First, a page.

NWTC has been “tremendous at accommodating and molding courses specifically to the type of work that we need,” Behme says. “Here’s one example: Finding skilled metal workers, steel fitters, is nearly impossible, so we need to grow them instead of find them.” The company has worked with NWTC to develop a four-week course for its workers in steel fitting.
Passage of the NWTC referendum would “ensure that the facilities here in Sturgeon Bay continue to provide the necessary classes to get unskilled people to become skilled people,” Behme says.
While hiring from the technical colleges doesn’t completely solve the issue of finding workers with experience, it’s a way to get more people in the pipeline, Kaiser says.
“It’s not a problem that’s solved in a year or two — it’s solved over the long run,” Kaiser says. “At Lindquist alone, the average age is right under 48 or 49. This is going to get worse.”
A failed referendum has the potential to limit growth in manufacturing and cause some businesses to locate elsewhere, Behme says.
“I think that we undervalue the necessity for that especially in a small community like ours. Unless you have a direct connection to somebody who’s gone through NWTC courses, I think you lose touch with how valuable it is to the community, and to the companies in the area,” Behme says.
The NWTC referendum at a glance
The $66.5 million NWTC referendum proposes to:
» Add 160,944 square feet of new space and renovate 240,000 square feet ?at three campuses,.
» Increase capacity to add 1,000 full-time equivalent students and generate $3 million in operational revenue.
» Green Bay campus: Improvements and additions to the trades and engineering and other departments, including public safety. Includes creation of a Transportation Center, the Great Lakes Energy Education Center, expansion of the Manufacturing & Engineering Center, renovation of the Construction Center, burn tower replacement, addition of an Emergency Vehicle Operations Control Building, expansion of Information Technology (IT) programming, expansion of Digital Arts and Media and increased capacity for Career Services delivery.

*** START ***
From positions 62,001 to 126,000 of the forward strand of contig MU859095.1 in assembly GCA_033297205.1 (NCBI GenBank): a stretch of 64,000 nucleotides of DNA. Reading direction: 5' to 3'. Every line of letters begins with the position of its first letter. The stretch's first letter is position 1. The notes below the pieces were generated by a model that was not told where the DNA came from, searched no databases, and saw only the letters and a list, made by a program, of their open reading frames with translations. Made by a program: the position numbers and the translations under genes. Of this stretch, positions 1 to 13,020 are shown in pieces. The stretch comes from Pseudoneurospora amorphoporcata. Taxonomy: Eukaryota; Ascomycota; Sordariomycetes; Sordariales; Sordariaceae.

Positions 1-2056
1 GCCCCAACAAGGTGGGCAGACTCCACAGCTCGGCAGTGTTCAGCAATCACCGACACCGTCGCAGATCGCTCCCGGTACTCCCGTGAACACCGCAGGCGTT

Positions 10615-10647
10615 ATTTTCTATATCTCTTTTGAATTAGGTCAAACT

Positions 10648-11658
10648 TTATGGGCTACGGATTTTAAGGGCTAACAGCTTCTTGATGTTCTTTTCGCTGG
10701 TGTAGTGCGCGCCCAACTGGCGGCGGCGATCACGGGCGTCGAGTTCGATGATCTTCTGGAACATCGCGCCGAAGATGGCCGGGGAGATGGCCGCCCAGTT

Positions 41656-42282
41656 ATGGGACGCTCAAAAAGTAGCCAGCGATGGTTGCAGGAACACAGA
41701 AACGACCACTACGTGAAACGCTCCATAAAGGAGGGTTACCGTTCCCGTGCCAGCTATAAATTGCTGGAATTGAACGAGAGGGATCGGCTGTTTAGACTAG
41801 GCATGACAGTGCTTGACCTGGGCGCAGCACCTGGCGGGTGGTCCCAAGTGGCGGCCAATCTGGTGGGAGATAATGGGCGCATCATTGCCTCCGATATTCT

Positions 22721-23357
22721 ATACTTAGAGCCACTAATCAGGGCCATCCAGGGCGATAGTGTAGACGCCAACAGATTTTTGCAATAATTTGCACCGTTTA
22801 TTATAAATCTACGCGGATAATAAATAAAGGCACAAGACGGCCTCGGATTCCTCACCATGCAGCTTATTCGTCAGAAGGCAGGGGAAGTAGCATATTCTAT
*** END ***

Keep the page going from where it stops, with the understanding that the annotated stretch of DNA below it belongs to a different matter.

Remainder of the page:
» Marinette campus: Renovate and add new space to the Health Sciences program; add programs and expand capacity of the Trades & Engineering department; add IT programs in Business; create Student Engagement space; parking lots.
» Sturgeon Bay campus: Renovate fabrication space and expand welding areas; create Student Engagement and integrated support spaces; renovate and expand Health Sciences; renovate delivery spaces.
» $2 million reserved for future land or facilities acquisitions.
Random facts about NWTC
» NWTC is one of 16 U.S. community colleges to be designated an Achieving the Dream Leader College in 2014.
» Every $2 invested in NWTC generates $5.80 in benefits to the region.
» NTWC served 43,000 students during ?the 2012-2013 school year.